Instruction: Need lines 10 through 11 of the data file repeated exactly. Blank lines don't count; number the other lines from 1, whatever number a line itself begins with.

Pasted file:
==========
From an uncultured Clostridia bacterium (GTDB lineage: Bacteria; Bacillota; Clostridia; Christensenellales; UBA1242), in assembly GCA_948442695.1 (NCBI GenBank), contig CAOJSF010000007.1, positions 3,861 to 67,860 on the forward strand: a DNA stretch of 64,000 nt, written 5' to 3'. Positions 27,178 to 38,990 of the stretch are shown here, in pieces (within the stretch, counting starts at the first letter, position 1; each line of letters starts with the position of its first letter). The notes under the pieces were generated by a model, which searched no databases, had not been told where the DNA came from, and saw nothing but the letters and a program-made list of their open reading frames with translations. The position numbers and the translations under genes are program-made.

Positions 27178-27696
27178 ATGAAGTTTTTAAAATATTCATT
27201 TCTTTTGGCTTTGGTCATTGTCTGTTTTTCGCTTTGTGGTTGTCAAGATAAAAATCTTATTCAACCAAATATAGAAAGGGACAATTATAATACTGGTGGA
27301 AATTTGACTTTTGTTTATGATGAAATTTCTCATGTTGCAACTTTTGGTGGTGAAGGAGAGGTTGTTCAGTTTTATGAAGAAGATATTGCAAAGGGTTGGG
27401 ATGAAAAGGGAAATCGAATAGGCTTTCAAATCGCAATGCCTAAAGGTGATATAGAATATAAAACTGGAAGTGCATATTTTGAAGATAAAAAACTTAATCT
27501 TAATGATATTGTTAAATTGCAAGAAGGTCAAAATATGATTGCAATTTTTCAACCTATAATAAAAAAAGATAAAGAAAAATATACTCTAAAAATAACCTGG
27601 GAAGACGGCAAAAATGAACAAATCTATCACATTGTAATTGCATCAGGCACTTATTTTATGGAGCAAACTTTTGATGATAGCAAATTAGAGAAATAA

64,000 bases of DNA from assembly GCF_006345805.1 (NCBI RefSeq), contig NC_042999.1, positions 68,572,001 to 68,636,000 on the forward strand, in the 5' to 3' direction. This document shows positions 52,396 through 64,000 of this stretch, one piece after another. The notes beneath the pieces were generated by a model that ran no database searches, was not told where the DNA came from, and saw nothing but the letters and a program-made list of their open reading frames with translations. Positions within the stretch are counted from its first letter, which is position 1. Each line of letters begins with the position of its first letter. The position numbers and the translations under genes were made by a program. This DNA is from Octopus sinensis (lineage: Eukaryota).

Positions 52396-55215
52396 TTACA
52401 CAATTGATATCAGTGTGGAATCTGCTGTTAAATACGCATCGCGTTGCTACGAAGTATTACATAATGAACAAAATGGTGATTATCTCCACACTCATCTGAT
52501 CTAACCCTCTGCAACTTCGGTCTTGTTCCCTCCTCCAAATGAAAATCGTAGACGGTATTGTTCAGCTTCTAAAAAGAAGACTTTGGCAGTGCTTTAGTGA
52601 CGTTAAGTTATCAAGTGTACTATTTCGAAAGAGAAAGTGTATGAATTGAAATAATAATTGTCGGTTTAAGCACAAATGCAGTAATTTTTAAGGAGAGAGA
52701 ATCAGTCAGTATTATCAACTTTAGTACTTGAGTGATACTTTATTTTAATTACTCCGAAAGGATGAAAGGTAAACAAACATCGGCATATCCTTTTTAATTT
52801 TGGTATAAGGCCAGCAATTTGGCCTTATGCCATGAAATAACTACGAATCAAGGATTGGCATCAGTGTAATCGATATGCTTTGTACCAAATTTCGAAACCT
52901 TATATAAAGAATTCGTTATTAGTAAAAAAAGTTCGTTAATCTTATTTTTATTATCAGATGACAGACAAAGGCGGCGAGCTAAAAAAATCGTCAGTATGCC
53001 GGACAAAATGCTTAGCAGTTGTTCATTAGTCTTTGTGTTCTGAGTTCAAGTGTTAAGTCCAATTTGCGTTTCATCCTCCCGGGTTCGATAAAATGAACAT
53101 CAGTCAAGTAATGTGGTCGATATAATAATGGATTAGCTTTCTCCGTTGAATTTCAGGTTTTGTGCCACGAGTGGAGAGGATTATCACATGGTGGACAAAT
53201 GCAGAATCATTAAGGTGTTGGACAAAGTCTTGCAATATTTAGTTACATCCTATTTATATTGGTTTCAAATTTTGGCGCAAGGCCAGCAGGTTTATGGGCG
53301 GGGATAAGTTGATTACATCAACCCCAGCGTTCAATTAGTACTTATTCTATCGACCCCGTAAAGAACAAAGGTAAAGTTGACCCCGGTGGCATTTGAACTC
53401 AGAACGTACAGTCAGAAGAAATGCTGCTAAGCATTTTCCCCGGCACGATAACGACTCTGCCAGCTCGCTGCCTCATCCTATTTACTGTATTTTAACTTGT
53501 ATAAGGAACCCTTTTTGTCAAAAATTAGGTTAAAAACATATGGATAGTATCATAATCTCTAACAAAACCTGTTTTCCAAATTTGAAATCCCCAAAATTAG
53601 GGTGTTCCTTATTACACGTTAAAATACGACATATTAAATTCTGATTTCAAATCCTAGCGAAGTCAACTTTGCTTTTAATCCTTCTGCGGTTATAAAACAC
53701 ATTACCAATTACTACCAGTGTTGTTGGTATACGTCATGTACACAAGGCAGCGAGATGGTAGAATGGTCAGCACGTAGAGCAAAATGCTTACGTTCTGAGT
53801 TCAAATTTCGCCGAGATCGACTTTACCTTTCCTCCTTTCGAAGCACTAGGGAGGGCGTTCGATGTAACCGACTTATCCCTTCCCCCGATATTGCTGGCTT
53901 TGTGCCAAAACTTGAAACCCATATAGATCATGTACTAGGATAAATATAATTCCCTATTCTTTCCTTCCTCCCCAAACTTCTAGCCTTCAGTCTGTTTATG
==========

Positions 52396-55215
52396 TTACA